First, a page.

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Mein Kampf, the Holocaust, and Revisionism

Reply-To: H-NET List for History of the Holocaust <H-HOLOCAUST@H-NET.MSU.EDU>
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Author: Anton Baer

Date: Sun, 21 Nov 1999 17:26:51 -0800

Anniken Davenport wrote:

On the other hand, I fear whether the average citizen (here or elsewhere in the world) has the analytic ability and historical perspective to critically evaluate propaganda for what it is. This was brought home to me recently when the student newspaper at the small liberal arts college where I teach began debating whether they should run an "advertorial" by Bradley Smith and his so-called Committee on Open Debate of the Holocaust. Should the paper publish it and open the debate, trusting the readership has the ability to recognize a ridiculous claim for what it is? Or should the "ad" be rejected for publication? The paper's apparent solution is to take a poll of the readership before deciding on a course of action.

It strikes me as itself ridiculous (and cowardly) to be afraid of the ridiculous. I have heard far-off echoes of this banging at the doors and I do wonder if it won't get louder the longer it doesn't go away all by itself. People who are uninformed are naturally curious to know what the noise is about. I think the editors should take the "advertorial" (whatever that is) and accept some responsibilty for beginning to smarten up the public level of discourse after decades of dumbing it down.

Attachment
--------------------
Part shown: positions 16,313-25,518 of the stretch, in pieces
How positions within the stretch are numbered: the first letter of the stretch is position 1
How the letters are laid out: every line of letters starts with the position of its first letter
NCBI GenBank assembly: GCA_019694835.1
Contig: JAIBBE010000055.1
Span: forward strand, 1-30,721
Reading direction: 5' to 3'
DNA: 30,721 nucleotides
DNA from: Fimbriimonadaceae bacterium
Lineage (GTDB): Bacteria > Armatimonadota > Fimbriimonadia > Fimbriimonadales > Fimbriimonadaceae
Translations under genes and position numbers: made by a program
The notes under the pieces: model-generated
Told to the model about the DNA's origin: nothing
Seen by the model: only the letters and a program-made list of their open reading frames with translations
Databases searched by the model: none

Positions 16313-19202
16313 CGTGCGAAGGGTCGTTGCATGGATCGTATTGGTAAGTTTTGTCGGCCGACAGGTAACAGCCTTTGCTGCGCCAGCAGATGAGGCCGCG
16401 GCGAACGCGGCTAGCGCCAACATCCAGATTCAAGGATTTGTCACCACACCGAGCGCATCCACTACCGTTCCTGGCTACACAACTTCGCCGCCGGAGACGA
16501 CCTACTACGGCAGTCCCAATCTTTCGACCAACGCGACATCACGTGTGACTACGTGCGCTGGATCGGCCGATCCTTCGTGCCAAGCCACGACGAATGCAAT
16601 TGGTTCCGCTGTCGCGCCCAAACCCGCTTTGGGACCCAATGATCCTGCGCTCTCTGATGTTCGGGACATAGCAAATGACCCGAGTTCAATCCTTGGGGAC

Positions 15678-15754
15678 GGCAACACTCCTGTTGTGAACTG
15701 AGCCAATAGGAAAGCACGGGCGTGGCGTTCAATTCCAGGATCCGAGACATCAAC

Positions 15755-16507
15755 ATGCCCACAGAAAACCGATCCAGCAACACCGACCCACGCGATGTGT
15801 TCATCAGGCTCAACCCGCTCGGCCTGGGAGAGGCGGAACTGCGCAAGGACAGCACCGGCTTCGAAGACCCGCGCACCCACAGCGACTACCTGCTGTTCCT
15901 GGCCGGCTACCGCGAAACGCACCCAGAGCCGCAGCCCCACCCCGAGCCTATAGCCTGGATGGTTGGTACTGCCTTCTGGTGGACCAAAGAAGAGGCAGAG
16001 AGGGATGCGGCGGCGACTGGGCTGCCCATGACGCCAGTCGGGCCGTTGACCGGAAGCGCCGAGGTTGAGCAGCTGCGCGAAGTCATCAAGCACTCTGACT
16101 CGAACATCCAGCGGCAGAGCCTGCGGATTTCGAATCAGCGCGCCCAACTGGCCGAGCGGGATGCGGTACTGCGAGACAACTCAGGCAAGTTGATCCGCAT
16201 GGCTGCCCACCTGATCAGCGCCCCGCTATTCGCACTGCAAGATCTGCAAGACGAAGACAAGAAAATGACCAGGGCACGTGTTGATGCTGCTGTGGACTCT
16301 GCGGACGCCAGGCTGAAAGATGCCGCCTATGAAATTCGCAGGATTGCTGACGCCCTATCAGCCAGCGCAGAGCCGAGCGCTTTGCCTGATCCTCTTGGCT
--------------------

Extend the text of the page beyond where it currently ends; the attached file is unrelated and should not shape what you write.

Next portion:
This may have been debated exhaustively on list, and if so, pardon my late-comer remarks.... By calling the Revisionists "Deniers" one draws attention to oneself as a "Believer" - since one cannot deny a fact, only a claim, or a faith.

You can dispute a fact, but you cannot deny it. By using the verb deny, one calls in question the linguistic suitability of "fact". I suspect that this ensconcement, this refusal to fight in public, may be seen to betray uncertainty and doubt.

A while ago Prof. [Deborah] Lipstadt explained her refusal to debate with Deniers by saying: "Would YOU debate with a Flat-Earther?" She may not have realised that her very indignation and the intemperate nature of her emotions could lay her listeners open to wondering if she were not the Flat-Earther. That's just an observation on how people read between the lines.

Anton Baer

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